"With Boston, the ARM-based solution (1535 servers; 1.6 racks; 2 switches; its power consumption at 13kW) can offer 40 percent lower total cost of ownership, while it can be implemented in 61 percent less space, he claimed, compared to the X86-based solution (1997 servers; 4 racks; 44 switches;37kW)."
Effectively, the statement implies less space and less power consumption per server compared ARM to x86. I don't quite understand the difference of number of switches - 2 vs 44.
There is a movement of 64 bits ARM server. Whether it will take over x86 based server, only time can tell. Cloud based service providers may be able to shorten the time if the risk is properly handled.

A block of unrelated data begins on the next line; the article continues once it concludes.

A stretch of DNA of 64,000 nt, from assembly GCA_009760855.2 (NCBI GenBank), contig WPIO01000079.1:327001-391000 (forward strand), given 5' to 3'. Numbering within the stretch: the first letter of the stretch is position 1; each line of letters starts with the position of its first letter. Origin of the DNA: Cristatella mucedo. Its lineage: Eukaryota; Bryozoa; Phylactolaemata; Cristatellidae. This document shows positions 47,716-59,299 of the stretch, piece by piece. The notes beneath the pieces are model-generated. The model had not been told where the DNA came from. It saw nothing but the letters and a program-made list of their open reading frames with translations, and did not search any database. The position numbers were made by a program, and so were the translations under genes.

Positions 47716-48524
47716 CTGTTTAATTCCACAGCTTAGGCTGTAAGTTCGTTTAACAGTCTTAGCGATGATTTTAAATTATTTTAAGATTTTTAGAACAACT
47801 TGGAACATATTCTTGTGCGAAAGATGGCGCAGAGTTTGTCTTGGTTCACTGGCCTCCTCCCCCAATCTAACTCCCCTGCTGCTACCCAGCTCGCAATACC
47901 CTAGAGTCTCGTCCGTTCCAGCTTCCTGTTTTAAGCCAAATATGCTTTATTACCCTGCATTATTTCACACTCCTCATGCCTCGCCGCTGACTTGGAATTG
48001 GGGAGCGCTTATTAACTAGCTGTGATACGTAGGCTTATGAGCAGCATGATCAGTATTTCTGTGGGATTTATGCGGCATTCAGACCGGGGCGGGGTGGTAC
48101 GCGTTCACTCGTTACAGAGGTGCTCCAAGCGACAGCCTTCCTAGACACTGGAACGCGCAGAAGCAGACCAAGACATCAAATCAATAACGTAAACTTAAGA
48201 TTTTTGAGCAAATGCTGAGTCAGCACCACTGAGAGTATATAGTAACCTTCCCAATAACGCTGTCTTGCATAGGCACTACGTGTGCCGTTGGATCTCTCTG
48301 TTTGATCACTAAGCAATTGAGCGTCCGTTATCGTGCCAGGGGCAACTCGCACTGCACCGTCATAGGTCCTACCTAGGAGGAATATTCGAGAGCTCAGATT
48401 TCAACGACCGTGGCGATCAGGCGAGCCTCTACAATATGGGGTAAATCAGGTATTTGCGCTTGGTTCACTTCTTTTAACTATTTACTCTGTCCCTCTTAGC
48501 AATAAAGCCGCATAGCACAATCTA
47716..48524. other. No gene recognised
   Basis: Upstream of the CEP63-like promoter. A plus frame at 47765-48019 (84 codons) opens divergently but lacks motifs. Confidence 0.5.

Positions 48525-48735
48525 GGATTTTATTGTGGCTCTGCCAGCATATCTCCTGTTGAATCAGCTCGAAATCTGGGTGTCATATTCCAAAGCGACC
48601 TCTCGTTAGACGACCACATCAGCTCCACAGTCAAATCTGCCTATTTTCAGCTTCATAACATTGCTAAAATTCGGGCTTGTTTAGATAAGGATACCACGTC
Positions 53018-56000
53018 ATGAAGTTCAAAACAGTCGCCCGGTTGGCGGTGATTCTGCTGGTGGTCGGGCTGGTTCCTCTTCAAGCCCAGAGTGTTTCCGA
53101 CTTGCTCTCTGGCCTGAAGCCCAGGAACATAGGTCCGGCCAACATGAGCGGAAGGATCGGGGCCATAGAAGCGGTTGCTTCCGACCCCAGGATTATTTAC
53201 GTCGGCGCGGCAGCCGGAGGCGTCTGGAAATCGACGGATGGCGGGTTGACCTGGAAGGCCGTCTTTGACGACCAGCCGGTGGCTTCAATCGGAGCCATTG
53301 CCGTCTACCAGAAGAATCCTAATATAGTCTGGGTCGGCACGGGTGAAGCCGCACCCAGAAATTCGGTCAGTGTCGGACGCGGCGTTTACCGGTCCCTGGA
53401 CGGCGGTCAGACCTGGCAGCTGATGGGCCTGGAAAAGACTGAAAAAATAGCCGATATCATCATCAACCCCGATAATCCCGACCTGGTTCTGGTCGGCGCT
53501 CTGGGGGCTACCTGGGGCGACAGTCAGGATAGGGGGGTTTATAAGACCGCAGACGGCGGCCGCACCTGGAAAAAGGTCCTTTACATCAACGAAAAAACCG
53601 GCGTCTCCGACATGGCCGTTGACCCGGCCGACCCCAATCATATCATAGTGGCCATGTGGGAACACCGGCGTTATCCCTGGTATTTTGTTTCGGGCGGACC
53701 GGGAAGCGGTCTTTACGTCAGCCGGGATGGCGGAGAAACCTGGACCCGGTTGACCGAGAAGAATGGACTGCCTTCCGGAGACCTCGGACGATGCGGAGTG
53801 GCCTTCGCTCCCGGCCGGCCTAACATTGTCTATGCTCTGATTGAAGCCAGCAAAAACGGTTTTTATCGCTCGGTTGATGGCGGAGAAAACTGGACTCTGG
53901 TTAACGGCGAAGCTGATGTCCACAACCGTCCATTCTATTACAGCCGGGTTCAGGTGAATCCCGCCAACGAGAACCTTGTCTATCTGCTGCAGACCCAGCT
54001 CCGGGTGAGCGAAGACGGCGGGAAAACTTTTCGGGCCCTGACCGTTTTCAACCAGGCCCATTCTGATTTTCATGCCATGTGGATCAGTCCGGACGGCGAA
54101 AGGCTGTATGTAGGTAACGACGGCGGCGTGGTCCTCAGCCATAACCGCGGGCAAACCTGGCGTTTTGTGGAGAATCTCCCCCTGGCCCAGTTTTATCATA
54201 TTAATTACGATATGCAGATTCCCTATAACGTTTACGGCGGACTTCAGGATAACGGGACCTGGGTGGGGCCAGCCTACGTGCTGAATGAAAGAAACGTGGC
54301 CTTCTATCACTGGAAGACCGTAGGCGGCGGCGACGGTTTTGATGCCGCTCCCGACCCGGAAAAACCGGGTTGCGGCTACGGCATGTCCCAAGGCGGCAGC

What are the engineering and design challenges in creating successful IoT devices? These devices are usually small, resource-constrained electronics designed to sense, collect, send, and/or interpret data. Some of the devices need to be smart enough to act upon data in real time, 24/7. Are the design challenges the same as with embedded systems, but with a little developer- and IT-skills added in? What do engineers need to know? Rick Merritt talks with two experts about the tools and best options for designing IoT devices in 2016. Specifically the guests will discuss sensors, security, and lessons from IoT deployments.